Describe an early food experience that has influenced the way you think about food and/or cooking. At first, I couldn't think of a single formative food experience. But after talking to my peers, I realize that my childhood dinner experience was incredibly valuable. Every night, my family joined to eat homemade food that consisted of a large quantity of grains and vegetables. Mom also cooked in gargantuan batches for the sake of economy and the hallowed leftovers. Emulating this style has been invaluable for my health and budget in graduate school.
Your favorite kitchen tool? Definitely my 6-inch chef knife. This particular set of Chicago Cutlery knives was given to my mom when she got married -- my first dog chewed the handles when he was a very young puppy. As a preteen, I used the smaller chef knife to learn proper knife skills. She let me take the 6-inch knife with me when I moved away a few years ago, and I was lucky enough to score the rest of the set when she bought herself a new set of knives.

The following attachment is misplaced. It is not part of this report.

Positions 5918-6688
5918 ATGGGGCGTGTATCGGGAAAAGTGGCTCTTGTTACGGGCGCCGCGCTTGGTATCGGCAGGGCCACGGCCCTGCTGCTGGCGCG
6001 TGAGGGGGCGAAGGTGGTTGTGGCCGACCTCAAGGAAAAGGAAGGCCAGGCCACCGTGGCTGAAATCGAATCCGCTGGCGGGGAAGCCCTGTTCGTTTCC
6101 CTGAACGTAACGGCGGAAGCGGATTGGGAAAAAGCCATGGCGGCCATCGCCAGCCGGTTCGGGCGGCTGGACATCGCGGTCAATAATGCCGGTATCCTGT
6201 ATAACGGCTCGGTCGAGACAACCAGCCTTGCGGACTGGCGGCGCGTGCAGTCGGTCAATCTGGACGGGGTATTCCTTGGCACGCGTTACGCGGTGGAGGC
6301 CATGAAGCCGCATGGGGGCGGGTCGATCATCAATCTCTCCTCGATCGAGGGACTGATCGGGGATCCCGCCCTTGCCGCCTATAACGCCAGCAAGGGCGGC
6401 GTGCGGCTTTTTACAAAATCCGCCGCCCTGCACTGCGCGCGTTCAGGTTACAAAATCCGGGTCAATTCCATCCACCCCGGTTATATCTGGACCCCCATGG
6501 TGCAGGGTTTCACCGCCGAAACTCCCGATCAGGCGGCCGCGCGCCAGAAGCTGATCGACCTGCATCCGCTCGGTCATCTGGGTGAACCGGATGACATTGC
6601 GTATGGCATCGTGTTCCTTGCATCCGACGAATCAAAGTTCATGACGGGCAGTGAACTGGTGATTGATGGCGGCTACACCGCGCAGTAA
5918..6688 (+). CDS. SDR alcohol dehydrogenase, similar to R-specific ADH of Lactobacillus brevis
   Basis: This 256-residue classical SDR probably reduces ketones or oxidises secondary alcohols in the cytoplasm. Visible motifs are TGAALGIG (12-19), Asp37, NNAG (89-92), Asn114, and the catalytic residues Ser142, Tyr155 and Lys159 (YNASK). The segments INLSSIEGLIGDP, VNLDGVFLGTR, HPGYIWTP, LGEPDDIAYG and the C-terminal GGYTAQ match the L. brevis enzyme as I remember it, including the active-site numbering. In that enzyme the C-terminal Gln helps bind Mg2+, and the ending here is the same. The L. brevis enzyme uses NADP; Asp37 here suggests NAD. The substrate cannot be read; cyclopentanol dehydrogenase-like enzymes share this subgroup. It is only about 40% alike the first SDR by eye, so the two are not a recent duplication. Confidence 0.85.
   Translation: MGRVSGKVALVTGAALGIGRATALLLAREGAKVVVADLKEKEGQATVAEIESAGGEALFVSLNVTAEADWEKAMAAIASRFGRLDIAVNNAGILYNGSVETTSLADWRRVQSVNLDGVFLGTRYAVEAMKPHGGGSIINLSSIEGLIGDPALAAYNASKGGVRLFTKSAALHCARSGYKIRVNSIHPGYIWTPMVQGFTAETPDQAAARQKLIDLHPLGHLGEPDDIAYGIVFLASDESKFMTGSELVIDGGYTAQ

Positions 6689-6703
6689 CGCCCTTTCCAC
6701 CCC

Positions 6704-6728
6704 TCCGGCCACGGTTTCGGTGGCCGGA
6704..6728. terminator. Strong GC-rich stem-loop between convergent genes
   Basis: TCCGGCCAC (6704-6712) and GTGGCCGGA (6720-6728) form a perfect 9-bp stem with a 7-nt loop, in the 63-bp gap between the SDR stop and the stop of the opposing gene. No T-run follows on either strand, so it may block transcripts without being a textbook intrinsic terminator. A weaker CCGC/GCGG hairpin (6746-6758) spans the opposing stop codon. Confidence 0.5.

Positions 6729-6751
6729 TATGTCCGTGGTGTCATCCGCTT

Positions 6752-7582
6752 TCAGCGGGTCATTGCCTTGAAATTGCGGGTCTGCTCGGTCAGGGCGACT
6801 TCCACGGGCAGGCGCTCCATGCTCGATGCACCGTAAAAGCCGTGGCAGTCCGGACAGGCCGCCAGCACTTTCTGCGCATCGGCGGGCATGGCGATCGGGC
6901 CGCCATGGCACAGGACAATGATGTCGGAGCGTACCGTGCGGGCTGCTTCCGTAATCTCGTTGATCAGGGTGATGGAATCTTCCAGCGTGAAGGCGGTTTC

What's your least favorite kitchen task? Cleaning and defrosting the freezer; I hoard every bone, vegetable peeling, leftover bit of frosting, etc. until the freezer becomes a giant frozen midden.
What is your idea of comfort food? Comfort food, for me, is an aromatic braised dish from the slow cooker. I can practically smell it waiting for me. As someone who is perhaps overly preoccupied with the availability of food (I hate being forced to buy takeout), a guaranteed wholesome dinner is pretty comforting.
What is your greatest kitchen disaster? For my awesome dissertation project, I recently went to the Isle of Rum off the coast of Scotland. While there, I lived in a bothy (traditional stone house) that had a coal-fired stove for heating, cooking, and hot water. You know how in cartoons, the stove suddenly blows open and belches loads of soot all over the person, food, plates, cupboards -- everything? I made that happen.
Meatball photo by Mark Weinberg; poached chicken photo by James Ransom; all others by Corby